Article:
Hullo again! This is my first official blog post for the spanking new month of April of a brand new decade 2020!! Feels like a change of century (in a kind of a way)! I opened my social media app to post something useful and clever about my books/events and saw a common trend, but with a twist so I decided to resume my business/career blogs based on a question I got asked a lot – ‘how to find customers’. I didn’t think of myself as a lucrative business guru just yet, but I think the question deserves an answer.
After exhausting a small pond/population where many people are engaged in the same type of careers/businesses (thus competing for the same customers who have purchasing power) at some point you have to make the tough decision of finding ways to innovate, diversify, or expand in other territories in real time or online. Easier said than done, but with enough PASSION, people skills, tech skills, time & resources anything is possible!
Funny enough this is a topic in one of my very first workshops based on the first book. Truth be told, I was probably a born extrovert (based on the baby pictures my parents and older siblings took of me). Then my upbringing (and positioning in the family – LAST- 11-years later) made me into a semi-introvert – all the way through school and my first few jobs. Then voila! One day I (noticed I) began to morph into an extroverted-semi-reclusive
uptight corporate office type/writer/speaker/creative type (if that makes sense). Ha!
I say all of this since I often meet a lot of people who share similar work experiences and ask (in not so many words) how do I reconcile the two. They either worked in human resources, (very serious) corporate jobs, attended or facilitated workshops at some point, attended or assisted with special events at companies or in private pursuits, or are life/business coaches or consultants. Usually you may find people (locally) that work in the media or creative fields having a personality or the versatility to traverse borders.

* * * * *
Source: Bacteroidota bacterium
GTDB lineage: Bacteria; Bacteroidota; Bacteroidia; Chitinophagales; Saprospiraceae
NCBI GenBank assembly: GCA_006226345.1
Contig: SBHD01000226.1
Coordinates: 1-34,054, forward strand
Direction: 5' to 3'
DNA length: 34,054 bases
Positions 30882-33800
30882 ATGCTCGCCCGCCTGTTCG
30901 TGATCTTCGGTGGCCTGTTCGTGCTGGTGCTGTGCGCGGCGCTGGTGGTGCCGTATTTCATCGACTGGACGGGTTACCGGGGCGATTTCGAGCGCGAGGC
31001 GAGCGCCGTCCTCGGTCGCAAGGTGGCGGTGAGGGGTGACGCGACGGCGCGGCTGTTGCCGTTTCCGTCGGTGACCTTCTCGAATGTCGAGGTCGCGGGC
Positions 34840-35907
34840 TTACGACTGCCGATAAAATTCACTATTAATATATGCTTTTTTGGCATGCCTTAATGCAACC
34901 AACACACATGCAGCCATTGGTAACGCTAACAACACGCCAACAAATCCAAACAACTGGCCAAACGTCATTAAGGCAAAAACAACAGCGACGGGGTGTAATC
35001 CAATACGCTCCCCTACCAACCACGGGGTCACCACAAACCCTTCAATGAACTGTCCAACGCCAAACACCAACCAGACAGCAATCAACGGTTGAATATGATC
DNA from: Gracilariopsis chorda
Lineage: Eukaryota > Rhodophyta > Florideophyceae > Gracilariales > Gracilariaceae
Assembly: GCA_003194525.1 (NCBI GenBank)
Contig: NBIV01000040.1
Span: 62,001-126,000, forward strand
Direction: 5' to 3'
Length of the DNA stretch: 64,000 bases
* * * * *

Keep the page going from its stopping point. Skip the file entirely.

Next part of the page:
Does PERSONALITY matter when it comes to ‘SUCCESS’ in work & life?
A popular question life coaches ask when you meet for the first time is, “So, have you done those personality quizzes … what personality type did you score as?” I had to take part in a few of these as a process of recruitment when I interviewed for jobs in the past – they’re called psychometric assessments, and well! They’re sorta difficult to fake – similar to a liar detector test I would imagine!
Based on how you respond, there’s no right or wrong answer per se, but the panel of experts that score those tests are looking for specific qualities that determine if you would fit their organization. This is based on their org goals, the rest of the team, the management/leadership style and the job you are interviewing for. Let’s just say it’s a tad difficult to manipulate if the panel are really good and fair at what they’re doing.
Can you really CONSISTENTLY fake who you are (deep within) anyway?! If you can do that, I guess you can do almost anything else! Having also worked in human resources for about 8 years, I’d say we can tell when people are faking it. And if they manage to still somehow get the job, they won’t be able to successfully fake it for too long afterward!
I can only describe working in HR to sorta like working in the CIA if you think about it carefully. You either re-surface to the regular world shell shocked, or with really special skills! The other option is if you can (learn to) love all aspects of your job and stay in the career for a lifetime – just as some of our parents and grandparents before us did in their chosen jobs to raise us and give us a better life than what they probably had.